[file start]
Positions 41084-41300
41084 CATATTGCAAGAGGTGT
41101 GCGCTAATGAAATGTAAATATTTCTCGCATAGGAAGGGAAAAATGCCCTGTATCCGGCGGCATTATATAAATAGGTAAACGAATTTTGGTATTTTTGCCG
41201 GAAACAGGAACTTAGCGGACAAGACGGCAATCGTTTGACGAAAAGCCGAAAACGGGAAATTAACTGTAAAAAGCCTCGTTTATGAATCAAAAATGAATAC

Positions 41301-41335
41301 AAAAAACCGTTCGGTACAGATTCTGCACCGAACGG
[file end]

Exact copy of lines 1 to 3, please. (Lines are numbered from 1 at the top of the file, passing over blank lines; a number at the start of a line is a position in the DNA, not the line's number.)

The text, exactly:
Positions 41084-41300
41084 CATATTGCAAGAGGTGT
41101 GCGCTAATGAAATGTAAATATTTCTCGCATAGGAAGGGAAAAATGCCCTGTATCCGGCGGCATTATATAAATAGGTAAACGAATTTTGGTATTTTTGCCG